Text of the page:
In Which We See the Strings

15 May 2003

Woke up at 5:30 this morning. I'm pretty bright-eyed. Obviously: if I hadn't been awake-awake at 5:30, I wouldn't have gotten out of bed. There'd be no reason for it. Nowhere I've got to be. Lots of stuff I've got to do, and does it look like I'm going to do any of it before 8:30? Not hardly. I may be a morning person, but I have a pretty firm understanding that the world doesn't revolve around extreme morning people. The library won't be open until 11:00. And even I know that this is no time of the morning to be mopping.

I have no explanation for why I woke up hungry and with an aching back this morning. It's just one of those things. I ate plenty yesterday, pancakes and cantelope and salad and ravioli and ice cream and a few other things I forget. And I didn't do anything in particular that could be considered bad for the back. So, search me. But the combination was enough to get me up an hour early, after I went to bed an hour late. Right now I feel fine. We'll see about later.

The Wild folded like a napkin last night. It was pitiful. Mostly it was the second period that was the problem. In playoffs hockey, you're not allowed to have an entire period be the problem. I talked to Ceej for part of the game. It was better that way.

Timprov's medical appointment went well, but he's got some return visits scheduled there next week and also has been routed back to a previous doctor for some additional tests. Which is fine: he's got insurance, and it's progress towards getting him feeling better.

I sat in the waiting room and read A Game of Thrones. It got me pretty well into high fantasy brain at that point (200 pages at a stretch will do that), so I think I'll go right on to the sequel when I finish this. The thing that bothers me about this book more than anything else is how clearly you can see the strings. Well, how clearly I can see the strings, anyway. Now you will feel this way! Now you will feel that way! Now you will be X degree of suspicious of this character! I think that, more than anything, was what gave me the sensation of having read it before the first time I read it. (The first time I read it, I kept checking the copyright date, because I was absolutely sure I'd read it before. But that was pretty impossible considering when I got it and when it was published.) Even his use of POV characters is set up so that he can be blatantly manipulative with them without it being quite as noticeable, as he subscribes to the David Brin school of POV. (If one POV character is good, twelve are better. Ummm, no.)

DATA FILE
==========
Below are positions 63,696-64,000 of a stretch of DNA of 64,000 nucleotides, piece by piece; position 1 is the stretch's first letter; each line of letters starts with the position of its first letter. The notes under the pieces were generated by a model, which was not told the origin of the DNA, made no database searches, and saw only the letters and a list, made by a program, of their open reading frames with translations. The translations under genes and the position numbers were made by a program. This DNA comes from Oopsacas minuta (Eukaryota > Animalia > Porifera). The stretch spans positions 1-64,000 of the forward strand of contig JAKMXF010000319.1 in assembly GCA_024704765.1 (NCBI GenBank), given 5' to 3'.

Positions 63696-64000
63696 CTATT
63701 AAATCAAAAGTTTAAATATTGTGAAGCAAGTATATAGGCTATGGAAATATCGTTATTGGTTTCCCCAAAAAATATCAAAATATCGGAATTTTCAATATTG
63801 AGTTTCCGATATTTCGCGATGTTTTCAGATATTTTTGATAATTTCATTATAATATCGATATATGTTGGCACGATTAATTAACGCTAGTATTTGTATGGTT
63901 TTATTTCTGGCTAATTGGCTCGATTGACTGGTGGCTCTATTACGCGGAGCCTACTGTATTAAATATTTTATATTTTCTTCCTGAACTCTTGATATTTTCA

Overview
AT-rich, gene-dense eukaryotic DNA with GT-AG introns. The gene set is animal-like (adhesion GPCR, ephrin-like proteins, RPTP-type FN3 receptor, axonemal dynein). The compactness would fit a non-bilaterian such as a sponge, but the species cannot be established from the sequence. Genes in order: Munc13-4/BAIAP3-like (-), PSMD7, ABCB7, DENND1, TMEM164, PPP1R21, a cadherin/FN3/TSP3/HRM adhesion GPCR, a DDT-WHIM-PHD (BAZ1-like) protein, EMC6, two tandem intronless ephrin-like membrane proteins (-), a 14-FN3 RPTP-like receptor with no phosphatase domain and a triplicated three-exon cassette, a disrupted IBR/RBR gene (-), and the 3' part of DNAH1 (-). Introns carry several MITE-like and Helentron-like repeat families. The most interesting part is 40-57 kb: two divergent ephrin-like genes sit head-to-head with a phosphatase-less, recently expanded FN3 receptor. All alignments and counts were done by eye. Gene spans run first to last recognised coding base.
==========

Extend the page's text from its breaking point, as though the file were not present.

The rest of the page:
The one line that really killed me, though, was when someone was talking about the younger, feistier daughter of the family of main characters, and he said, "I've never seen such anger in a girl" or something like that. That just did it for me; I giggled and giggled. I know that there are and especially were cultures in which that made sense, in which the women were expected to repress their anger and be meek and mild. I know that intellectually. I do.

It's just that it's so distant from my own experience of the world that I had to laugh. I mean, I have The Aunties, the ones who made me despair of finding Mother's Day cards because they were all about being sweet and gentle (the cards were, I mean; The Aunties have never been all about being sweet and gentle, and we're all happier that way -- it's less scary). And that's the immediate stuff. But then you look back, what I was exposed to culturally, what I read as a kid, what else have you got? You've got the sagas, for heaven's sake, where you've got Freydis Eriksdottir, heavily pregnant, slapping her sword on one of her bare breasts to scare the attacking foe, and slaughtering them in their terror. This is where I come from: The Aunties and the sagas.

And my mom would occasionally tell me to sit with my knees together when I was wearing a skirt, but on the whole, being a wimp was a much, much worse offense than being unladylike, when I was a kid. And my mom is a pretty feminine person. I don't think my mom could manage "butch" on a dare. (Neither could I, I don't think. Hee. I asked for straight-hemmed no-lace plaid flannel nightshirts when I left for college in the lovely frigid north, and my mom was dissatisfied with them. "They look like a boy's!" she complained. My dad gave her a Look and said, "Hon, nobody is ever going to mistake our daughter for a boy.") So what got internalized was that being feminine and not being a wuss were intimately connected, not opposed. I always had some awareness that other people had a dainty princess idea of femininity, but that never felt like it had anything to do with me. Our kind of people weren't like that, and that was the end of it. My mom made sure I knew what being a ballerina did to your feet, so even the years of dance didn't bring on floaty princess notions.